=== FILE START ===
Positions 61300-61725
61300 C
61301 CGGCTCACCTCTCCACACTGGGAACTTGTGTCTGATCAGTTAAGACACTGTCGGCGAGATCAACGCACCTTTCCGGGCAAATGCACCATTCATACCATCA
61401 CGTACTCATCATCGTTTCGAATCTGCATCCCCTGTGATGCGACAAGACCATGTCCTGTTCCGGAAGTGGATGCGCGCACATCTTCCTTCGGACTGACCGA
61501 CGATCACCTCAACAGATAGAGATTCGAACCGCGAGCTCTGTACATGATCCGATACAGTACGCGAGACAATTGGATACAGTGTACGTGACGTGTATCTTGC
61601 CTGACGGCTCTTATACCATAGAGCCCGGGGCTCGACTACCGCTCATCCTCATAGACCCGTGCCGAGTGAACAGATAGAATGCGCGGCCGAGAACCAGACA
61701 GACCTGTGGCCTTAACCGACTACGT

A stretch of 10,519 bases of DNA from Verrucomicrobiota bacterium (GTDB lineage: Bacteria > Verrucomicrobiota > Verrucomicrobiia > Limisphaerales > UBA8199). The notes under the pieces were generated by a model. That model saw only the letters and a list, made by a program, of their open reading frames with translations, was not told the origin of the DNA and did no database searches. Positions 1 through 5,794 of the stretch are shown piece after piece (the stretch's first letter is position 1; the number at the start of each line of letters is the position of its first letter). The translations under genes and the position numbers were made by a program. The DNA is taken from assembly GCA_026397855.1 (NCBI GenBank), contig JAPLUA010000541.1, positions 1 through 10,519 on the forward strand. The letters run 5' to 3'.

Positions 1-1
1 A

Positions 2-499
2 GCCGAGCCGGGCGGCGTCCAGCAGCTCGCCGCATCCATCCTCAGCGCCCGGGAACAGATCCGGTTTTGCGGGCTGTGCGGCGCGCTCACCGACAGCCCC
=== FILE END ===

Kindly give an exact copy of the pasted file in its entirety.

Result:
Positions 61300-61725
61300 C
61301 CGGCTCACCTCTCCACACTGGGAACTTGTGTCTGATCAGTTAAGACACTGTCGGCGAGATCAACGCACCTTTCCGGGCAAATGCACCATTCATACCATCA
61401 CGTACTCATCATCGTTTCGAATCTGCATCCCCTGTGATGCGACAAGACCATGTCCTGTTCCGGAAGTGGATGCGCGCACATCTTCCTTCGGACTGACCGA
61501 CGATCACCTCAACAGATAGAGATTCGAACCGCGAGCTCTGTACATGATCCGATACAGTACGCGAGACAATTGGATACAGTGTACGTGACGTGTATCTTGC
61601 CTGACGGCTCTTATACCATAGAGCCCGGGGCTCGACTACCGCTCATCCTCATAGACCCGTGCCGAGTGAACAGATAGAATGCGCGGCCGAGAACCAGACA
61701 GACCTGTGGCCTTAACCGACTACGT

A stretch of 10,519 bases of DNA from Verrucomicrobiota bacterium (GTDB lineage: Bacteria > Verrucomicrobiota > Verrucomicrobiia > Limisphaerales > UBA8199). The notes under the pieces were generated by a model. That model saw only the letters and a list, made by a program, of their open reading frames with translations, was not told the origin of the DNA and did no database searches. Positions 1 through 5,794 of the stretch are shown piece after piece (the stretch's first letter is position 1; the number at the start of each line of letters is the position of its first letter). The translations under genes and the position numbers were made by a program. The DNA is taken from assembly GCA_026397855.1 (NCBI GenBank), contig JAPLUA010000541.1, positions 1 through 10,519 on the forward strand. The letters run 5' to 3'.

Positions 1-1
1 A

Positions 2-499
2 GCCGAGCCGGGCGGCGTCCAGCAGCTCGCCGCATCCATCCTCAGCGCCCGGGAACAGATCCGGTTTTGCGGGCTGTGCGGCGCGCTCACCGACAGCCCC